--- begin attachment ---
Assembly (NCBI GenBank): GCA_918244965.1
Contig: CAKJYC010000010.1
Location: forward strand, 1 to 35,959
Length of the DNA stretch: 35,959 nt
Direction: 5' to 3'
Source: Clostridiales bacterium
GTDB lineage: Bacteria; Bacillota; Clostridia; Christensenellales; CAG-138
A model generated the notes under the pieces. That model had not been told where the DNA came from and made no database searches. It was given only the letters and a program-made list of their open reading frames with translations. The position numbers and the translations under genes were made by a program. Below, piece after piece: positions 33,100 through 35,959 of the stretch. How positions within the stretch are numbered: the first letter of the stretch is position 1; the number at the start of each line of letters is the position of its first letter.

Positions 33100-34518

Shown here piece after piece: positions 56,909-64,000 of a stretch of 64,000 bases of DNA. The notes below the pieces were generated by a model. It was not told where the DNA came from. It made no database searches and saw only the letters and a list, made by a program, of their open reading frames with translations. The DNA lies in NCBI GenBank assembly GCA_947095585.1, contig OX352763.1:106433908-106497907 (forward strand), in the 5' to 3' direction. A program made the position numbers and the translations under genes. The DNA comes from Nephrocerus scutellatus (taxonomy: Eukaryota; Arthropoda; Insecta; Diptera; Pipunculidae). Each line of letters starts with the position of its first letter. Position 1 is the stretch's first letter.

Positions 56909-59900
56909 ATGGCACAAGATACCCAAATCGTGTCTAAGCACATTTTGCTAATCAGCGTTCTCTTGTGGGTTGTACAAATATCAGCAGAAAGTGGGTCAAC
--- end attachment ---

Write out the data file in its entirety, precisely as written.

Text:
Assembly (NCBI GenBank): GCA_918244965.1
Contig: CAKJYC010000010.1
Location: forward strand, 1 to 35,959
Length of the DNA stretch: 35,959 nt
Direction: 5' to 3'
Source: Clostridiales bacterium
GTDB lineage: Bacteria; Bacillota; Clostridia; Christensenellales; CAG-138
A model generated the notes under the pieces. That model had not been told where the DNA came from and made no database searches. It was given only the letters and a program-made list of their open reading frames with translations. The position numbers and the translations under genes were made by a program. Below, piece after piece: positions 33,100 through 35,959 of the stretch. How positions within the stretch are numbered: the first letter of the stretch is position 1; the number at the start of each line of letters is the position of its first letter.

Positions 33100-34518

Shown here piece after piece: positions 56,909-64,000 of a stretch of 64,000 bases of DNA. The notes below the pieces were generated by a model. It was not told where the DNA came from. It made no database searches and saw only the letters and a list, made by a program, of their open reading frames with translations. The DNA lies in NCBI GenBank assembly GCA_947095585.1, contig OX352763.1:106433908-106497907 (forward strand), in the 5' to 3' direction. A program made the position numbers and the translations under genes. The DNA comes from Nephrocerus scutellatus (taxonomy: Eukaryota; Arthropoda; Insecta; Diptera; Pipunculidae). Each line of letters starts with the position of its first letter. Position 1 is the stretch's first letter.

Positions 56909-59900
56909 ATGGCACAAGATACCCAAATCGTGTCTAAGCACATTTTGCTAATCAGCGTTCTCTTGTGGGTTGTACAAATATCAGCAGAAAGTGGGTCAAC